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Is there a dedicated expression for a pre-arranged phone call you receive to give you an opportunity to politely get out of a situation (e.g. a dinner date)?

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How do you "make a phone call to someone"? – tchrist Aug 17 '13 at 18:42
English is my second language but that sounds about right to me. What grammar rule am I breaking here? – Mansour Aug 17 '13 at 18:57
I don't think you are breaking any particular rule of English grammar, not exactly. Maybe just one of usage. It just does not sound right to "make a call to someone"; rather, you simply call someone. Somehow your set of words doesn't work right together, and I'm not sure I can clearly express why. It just comes down to that it sounds very unnatural to say that you would "make" a call "to" someone. You just call them. – tchrist Aug 17 '13 at 19:01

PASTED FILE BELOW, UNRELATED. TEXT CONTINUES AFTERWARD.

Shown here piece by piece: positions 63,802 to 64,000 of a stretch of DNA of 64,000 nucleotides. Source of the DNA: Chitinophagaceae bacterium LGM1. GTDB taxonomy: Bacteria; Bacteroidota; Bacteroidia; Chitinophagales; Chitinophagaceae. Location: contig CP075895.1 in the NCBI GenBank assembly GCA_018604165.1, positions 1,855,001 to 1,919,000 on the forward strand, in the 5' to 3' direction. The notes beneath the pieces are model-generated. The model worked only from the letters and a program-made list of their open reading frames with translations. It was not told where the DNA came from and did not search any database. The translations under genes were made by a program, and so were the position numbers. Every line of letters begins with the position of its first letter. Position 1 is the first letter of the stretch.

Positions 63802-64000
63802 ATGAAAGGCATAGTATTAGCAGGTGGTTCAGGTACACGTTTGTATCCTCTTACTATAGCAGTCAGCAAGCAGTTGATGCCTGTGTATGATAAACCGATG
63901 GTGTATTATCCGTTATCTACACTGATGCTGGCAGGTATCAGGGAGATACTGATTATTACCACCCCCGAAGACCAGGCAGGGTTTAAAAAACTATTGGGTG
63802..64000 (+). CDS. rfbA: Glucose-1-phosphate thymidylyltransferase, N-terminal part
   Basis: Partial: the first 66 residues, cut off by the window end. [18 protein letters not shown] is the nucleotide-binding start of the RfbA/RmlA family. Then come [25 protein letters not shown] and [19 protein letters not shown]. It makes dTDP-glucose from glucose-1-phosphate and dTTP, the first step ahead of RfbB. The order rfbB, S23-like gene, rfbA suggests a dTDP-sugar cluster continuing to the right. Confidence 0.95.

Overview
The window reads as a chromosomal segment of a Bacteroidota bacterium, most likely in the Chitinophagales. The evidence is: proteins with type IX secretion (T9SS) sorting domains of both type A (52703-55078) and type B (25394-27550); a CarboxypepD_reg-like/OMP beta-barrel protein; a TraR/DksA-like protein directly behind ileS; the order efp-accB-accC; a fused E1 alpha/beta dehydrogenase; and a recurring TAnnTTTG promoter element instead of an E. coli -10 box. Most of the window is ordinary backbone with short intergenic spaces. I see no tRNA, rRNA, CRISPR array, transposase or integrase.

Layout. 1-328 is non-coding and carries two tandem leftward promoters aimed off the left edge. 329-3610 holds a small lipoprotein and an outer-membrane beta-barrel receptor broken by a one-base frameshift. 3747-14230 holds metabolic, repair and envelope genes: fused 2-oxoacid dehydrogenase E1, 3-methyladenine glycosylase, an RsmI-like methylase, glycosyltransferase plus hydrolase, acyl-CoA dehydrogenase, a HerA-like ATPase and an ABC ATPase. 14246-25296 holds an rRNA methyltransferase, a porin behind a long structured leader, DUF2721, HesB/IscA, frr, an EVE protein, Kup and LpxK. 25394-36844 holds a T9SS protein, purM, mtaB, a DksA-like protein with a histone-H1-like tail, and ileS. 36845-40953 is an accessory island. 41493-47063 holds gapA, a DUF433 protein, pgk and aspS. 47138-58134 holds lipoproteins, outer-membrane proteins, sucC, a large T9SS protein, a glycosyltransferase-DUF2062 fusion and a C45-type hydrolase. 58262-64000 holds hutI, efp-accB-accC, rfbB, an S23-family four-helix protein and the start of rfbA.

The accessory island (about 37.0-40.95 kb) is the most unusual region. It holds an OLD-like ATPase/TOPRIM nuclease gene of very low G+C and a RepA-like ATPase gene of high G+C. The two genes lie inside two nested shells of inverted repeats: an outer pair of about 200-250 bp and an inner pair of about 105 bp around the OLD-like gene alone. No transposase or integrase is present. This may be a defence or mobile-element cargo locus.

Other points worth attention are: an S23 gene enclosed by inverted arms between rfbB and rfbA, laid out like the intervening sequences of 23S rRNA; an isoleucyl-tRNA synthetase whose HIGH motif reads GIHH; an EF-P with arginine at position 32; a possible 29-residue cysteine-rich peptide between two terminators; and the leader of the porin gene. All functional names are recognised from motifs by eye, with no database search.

@tchrist "Make a (phone) call to someone" is perfectly acceptable in BrE. I would either "call X" or "make a call to X". – TrevorD Aug 17 '13 at 19:27
@tchrist I see. Since you're referring to the the title, I have to agree that it sounds a little mechanical and unnatural. I kind of rushed it. – Mansour Aug 17 '13 at 19:42
up vote 2 down vote accepted

More generally, I'd call it an escape- plan/valve/hatch.

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So, escape call then? – Mansour Aug 17 '13 at 18:59
Yeah. That seems to work. Might need a hyphen. – luser droog Aug 17 '13 at 19:01

Apparently, these guys call it a 'get out' call.

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Which 'these guy's? – Mitch Aug 20 '13 at 11:06
@Mitch, the ones who made the getoutcall.com website. – Janus Bahs Jacquet Aug 20 '13 at 12:03
Please make the answer self contained. Explain what this other site means by get out call. @JanusBahsJacquet: Oh, right, I wasn't following the link. – Mitch Aug 20 '13 at 12:30

I think the term parachute call was used in a movie I watched recently. Does that ring a bell (heh, heh) for anyone else?

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